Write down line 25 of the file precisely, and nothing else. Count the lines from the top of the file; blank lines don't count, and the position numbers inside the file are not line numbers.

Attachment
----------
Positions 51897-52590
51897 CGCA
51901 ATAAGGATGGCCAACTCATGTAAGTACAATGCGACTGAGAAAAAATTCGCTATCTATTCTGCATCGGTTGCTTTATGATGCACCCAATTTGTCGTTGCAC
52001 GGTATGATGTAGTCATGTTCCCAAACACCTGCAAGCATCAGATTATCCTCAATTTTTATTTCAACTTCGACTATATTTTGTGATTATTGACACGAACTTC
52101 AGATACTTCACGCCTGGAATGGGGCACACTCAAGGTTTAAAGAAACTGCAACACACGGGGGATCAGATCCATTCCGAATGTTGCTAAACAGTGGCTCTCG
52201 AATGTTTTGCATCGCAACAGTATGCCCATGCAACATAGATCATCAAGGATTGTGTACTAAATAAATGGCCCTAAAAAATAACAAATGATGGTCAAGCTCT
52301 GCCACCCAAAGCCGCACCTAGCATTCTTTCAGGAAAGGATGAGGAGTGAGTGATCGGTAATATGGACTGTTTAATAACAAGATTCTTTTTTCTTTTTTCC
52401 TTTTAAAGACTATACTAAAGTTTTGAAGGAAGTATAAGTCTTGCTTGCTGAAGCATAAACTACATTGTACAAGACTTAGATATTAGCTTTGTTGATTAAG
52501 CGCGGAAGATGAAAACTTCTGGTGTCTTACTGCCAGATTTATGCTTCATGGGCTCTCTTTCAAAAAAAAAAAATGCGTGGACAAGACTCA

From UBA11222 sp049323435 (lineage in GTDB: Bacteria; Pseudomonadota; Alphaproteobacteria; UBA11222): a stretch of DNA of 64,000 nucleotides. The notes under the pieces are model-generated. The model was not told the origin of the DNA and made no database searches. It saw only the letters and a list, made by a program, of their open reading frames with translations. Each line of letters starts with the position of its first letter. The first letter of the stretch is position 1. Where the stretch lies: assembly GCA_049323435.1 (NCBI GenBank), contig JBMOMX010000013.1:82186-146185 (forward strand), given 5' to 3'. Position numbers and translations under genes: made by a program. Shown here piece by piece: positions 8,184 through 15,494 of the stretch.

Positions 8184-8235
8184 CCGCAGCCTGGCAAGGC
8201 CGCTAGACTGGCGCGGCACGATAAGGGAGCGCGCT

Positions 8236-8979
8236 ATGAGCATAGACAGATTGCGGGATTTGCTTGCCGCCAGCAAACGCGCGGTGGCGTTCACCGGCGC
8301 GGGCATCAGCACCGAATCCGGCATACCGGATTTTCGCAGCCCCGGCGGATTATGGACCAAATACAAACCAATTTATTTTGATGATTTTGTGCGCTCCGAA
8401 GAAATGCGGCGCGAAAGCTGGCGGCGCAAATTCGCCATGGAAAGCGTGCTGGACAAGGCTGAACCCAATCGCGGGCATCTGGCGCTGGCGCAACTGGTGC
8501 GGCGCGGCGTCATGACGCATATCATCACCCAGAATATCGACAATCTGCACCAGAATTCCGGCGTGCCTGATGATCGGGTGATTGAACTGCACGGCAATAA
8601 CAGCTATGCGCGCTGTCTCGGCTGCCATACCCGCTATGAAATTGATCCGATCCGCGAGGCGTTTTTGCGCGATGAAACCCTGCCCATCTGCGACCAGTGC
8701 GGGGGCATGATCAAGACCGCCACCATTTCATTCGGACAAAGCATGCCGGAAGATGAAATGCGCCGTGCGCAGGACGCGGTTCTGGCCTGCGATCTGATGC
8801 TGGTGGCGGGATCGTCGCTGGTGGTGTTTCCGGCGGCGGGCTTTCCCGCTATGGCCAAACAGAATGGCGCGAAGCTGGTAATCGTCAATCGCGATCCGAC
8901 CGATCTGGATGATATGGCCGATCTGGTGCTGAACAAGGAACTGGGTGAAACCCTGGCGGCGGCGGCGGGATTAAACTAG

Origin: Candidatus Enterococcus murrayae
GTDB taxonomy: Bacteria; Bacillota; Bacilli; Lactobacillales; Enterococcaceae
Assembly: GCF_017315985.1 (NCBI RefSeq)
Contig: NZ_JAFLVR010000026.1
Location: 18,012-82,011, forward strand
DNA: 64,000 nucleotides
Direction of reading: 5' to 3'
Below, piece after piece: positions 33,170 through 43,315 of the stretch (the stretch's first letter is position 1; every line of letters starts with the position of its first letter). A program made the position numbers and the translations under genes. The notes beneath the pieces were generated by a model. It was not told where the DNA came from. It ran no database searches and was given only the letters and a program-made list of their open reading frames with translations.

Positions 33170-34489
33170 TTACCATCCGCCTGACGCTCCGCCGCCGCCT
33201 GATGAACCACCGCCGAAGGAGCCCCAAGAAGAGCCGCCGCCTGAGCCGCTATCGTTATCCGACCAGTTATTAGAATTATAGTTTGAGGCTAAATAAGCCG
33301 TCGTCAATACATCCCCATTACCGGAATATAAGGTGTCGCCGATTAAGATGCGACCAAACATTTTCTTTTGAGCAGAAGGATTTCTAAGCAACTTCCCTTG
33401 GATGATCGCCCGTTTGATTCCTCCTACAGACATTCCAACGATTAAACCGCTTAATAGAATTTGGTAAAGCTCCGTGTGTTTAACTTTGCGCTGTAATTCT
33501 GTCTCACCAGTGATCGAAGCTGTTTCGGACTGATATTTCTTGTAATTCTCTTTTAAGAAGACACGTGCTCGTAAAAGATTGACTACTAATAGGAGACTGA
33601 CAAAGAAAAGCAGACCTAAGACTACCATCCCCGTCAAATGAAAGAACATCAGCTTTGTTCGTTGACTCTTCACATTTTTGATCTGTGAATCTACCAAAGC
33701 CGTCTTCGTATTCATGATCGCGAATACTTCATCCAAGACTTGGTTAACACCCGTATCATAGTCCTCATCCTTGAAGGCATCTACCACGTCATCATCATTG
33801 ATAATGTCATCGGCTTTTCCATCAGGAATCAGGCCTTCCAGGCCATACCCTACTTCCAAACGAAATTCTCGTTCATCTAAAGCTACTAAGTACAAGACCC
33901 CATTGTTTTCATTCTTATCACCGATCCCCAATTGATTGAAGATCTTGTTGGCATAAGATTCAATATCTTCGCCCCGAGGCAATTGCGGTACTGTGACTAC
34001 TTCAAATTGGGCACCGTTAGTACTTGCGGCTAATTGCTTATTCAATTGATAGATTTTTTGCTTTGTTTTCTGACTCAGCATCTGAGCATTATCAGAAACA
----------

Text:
Assembly: GCF_017315985.1 (NCBI RefSeq)